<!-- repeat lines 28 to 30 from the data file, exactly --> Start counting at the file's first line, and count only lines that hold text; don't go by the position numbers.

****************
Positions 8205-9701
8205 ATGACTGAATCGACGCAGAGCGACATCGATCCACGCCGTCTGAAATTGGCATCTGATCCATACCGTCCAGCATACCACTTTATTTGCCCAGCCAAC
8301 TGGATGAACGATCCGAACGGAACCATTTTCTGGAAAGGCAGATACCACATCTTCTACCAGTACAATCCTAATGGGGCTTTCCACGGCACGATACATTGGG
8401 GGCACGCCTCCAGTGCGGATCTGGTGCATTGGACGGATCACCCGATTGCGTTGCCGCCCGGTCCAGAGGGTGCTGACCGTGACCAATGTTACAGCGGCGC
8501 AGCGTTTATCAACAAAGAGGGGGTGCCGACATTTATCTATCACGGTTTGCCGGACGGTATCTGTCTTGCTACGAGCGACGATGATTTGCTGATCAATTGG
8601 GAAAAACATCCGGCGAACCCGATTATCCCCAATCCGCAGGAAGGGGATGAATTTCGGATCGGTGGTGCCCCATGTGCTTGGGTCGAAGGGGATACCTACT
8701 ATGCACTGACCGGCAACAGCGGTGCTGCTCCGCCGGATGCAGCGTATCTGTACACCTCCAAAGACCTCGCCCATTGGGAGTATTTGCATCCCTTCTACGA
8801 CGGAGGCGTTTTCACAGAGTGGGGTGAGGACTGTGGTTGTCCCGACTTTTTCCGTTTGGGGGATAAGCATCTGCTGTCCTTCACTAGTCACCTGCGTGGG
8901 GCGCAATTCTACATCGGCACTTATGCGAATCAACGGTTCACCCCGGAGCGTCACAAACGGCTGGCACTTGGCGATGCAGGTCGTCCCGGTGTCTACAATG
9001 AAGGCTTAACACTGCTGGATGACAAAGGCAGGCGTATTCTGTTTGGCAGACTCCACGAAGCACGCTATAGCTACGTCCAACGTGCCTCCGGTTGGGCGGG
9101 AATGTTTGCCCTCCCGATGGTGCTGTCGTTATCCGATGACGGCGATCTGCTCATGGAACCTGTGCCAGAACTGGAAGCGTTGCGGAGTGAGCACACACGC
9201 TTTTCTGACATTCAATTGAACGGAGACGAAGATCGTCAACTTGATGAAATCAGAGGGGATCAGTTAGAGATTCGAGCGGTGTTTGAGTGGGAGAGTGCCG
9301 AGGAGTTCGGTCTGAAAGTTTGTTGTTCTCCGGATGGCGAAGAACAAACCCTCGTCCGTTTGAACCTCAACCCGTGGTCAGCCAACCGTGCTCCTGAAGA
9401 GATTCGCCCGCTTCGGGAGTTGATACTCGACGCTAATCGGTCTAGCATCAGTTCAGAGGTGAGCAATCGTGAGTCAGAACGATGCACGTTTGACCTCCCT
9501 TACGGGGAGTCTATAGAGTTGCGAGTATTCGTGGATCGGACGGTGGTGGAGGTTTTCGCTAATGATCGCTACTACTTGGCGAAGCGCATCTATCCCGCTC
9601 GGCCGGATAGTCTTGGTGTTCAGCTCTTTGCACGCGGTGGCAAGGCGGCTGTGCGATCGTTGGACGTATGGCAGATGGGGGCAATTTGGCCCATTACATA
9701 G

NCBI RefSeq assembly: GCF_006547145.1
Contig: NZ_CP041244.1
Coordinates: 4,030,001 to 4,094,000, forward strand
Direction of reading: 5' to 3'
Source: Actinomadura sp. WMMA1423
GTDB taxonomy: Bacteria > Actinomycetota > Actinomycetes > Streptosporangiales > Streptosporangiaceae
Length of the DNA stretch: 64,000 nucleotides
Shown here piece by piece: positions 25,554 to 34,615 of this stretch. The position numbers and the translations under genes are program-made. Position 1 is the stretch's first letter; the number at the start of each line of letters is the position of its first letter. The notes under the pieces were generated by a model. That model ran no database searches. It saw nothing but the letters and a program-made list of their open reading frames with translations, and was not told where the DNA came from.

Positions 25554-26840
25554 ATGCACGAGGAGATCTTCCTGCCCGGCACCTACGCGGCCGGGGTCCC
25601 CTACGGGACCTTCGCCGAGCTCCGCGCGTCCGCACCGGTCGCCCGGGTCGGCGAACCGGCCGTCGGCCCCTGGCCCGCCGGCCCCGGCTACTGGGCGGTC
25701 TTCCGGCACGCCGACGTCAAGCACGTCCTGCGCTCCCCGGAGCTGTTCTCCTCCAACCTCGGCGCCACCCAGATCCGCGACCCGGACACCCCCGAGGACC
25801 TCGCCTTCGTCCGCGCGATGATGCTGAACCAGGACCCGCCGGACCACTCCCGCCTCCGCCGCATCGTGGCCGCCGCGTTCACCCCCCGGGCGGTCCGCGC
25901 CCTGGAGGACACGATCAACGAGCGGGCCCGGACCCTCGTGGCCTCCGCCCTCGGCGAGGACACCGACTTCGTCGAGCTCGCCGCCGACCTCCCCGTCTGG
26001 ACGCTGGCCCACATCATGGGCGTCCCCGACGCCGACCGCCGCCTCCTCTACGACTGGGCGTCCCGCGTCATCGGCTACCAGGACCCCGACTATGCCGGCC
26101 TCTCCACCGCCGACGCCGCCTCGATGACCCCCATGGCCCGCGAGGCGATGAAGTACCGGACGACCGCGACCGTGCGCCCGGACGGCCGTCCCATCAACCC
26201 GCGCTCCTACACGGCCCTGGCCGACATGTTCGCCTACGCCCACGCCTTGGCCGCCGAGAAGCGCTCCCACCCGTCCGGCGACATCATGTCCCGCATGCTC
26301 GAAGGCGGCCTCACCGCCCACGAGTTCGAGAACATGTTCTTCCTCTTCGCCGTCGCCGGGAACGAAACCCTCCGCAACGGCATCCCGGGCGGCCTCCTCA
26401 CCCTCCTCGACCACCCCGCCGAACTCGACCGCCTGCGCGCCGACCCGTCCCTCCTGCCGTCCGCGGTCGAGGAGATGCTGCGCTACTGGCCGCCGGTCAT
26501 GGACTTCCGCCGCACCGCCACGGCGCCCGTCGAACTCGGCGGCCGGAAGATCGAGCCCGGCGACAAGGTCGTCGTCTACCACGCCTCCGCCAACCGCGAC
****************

25601 CTACGGGACCTTCGCCGAGCTCCGCGCGTCCGCACCGGTCGCCCGGGTCGGCGAACCGGCCGTCGGCCCCTGGCCCGCCGGCCCCGGCTACTGGGCGGTC
25701 TTCCGGCACGCCGACGTCAAGCACGTCCTGCGCTCCCCGGAGCTGTTCTCCTCCAACCTCGGCGCCACCCAGATCCGCGACCCGGACACCCCCGAGGACC
25801 TCGCCTTCGTCCGCGCGATGATGCTGAACCAGGACCCGCCGGACCACTCCCGCCTCCGCCGCATCGTGGCCGCCGCGTTCACCCCCCGGGCGGTCCGCGC